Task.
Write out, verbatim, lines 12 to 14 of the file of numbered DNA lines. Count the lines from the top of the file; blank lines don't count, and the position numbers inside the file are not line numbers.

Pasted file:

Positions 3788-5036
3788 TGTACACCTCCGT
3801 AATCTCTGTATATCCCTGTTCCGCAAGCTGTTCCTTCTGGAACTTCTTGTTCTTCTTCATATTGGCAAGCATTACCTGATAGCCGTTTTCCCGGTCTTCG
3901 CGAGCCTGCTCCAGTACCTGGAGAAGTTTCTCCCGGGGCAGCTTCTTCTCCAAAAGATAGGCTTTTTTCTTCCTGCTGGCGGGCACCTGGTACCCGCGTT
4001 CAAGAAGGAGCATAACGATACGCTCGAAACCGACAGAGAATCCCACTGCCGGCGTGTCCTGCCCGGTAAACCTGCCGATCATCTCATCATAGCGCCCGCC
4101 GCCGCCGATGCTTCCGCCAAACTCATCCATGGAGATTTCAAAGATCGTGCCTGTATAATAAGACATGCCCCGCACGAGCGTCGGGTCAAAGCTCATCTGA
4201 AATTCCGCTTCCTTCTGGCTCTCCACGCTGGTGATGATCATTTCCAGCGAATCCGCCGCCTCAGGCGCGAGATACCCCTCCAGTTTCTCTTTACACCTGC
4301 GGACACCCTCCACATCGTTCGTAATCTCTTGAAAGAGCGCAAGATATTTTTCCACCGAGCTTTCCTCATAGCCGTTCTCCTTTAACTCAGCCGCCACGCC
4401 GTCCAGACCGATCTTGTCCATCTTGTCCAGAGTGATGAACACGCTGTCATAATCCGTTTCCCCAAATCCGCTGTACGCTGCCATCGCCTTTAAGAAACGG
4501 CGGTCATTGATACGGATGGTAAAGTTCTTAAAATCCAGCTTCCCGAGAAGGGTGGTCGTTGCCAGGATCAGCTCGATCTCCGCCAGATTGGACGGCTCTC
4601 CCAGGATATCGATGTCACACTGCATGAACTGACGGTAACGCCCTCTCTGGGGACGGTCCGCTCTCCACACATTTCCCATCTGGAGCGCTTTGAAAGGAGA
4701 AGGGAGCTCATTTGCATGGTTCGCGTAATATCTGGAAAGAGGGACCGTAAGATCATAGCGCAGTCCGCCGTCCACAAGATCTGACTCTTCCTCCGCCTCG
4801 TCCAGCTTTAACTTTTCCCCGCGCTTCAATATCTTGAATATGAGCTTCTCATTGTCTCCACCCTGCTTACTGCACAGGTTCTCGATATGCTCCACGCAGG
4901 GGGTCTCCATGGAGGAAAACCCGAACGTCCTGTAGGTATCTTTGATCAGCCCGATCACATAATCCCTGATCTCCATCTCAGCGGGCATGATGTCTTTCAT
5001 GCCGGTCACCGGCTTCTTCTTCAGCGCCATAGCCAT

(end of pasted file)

4701 AGGGAGCTCATTTGCATGGTTCGCGTAATATCTGGAAAGAGGGACCGTAAGATCATAGCGCAGTCCGCCGTCCACAAGATCTGACTCTTCCTCCGCCTCG
4801 TCCAGCTTTAACTTTTCCCCGCGCTTCAATATCTTGAATATGAGCTTCTCATTGTCTCCACCCTGCTTACTGCACAGGTTCTCGATATGCTCCACGCAGG
4901 GGGTCTCCATGGAGGAAAACCCGAACGTCCTGTAGGTATCTTTGATCAGCCCGATCACATAATCCCTGATCTCCATCTCAGCGGGCATGATGTCTTTCAT